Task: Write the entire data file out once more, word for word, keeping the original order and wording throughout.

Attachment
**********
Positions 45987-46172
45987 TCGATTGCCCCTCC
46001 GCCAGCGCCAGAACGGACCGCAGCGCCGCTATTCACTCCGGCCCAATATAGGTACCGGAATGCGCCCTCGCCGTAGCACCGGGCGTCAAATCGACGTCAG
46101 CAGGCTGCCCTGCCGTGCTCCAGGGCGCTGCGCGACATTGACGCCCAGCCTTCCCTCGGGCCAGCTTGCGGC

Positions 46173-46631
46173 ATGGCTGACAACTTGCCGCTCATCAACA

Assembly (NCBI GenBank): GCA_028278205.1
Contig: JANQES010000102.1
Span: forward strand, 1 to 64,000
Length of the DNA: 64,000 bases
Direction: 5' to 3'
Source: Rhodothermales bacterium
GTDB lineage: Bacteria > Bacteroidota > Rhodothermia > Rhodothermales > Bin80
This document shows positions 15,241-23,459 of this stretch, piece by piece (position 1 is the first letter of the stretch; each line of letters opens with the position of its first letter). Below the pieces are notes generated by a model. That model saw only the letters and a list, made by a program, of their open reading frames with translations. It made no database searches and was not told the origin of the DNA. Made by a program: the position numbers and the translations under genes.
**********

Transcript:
Positions 45987-46172
45987 TCGATTGCCCCTCC
46001 GCCAGCGCCAGAACGGACCGCAGCGCCGCTATTCACTCCGGCCCAATATAGGTACCGGAATGCGCCCTCGCCGTAGCACCGGGCGTCAAATCGACGTCAG
46101 CAGGCTGCCCTGCCGTGCTCCAGGGCGCTGCGCGACATTGACGCCCAGCCTTCCCTCGGGCCAGCTTGCGGC

Positions 46173-46631
46173 ATGGCTGACAACTTGCCGCTCATCAACA

Assembly (NCBI GenBank): GCA_028278205.1
Contig: JANQES010000102.1
Span: forward strand, 1 to 64,000
Length of the DNA: 64,000 bases
Direction: 5' to 3'
Source: Rhodothermales bacterium
GTDB lineage: Bacteria > Bacteroidota > Rhodothermia > Rhodothermales > Bin80
This document shows positions 15,241-23,459 of this stretch, piece by piece (position 1 is the first letter of the stretch; each line of letters opens with the position of its first letter). Below the pieces are notes generated by a model. That model saw only the letters and a list, made by a program, of their open reading frames with translations. It made no database searches and was not told the origin of the DNA. Made by a program: the position numbers and the translations under genes.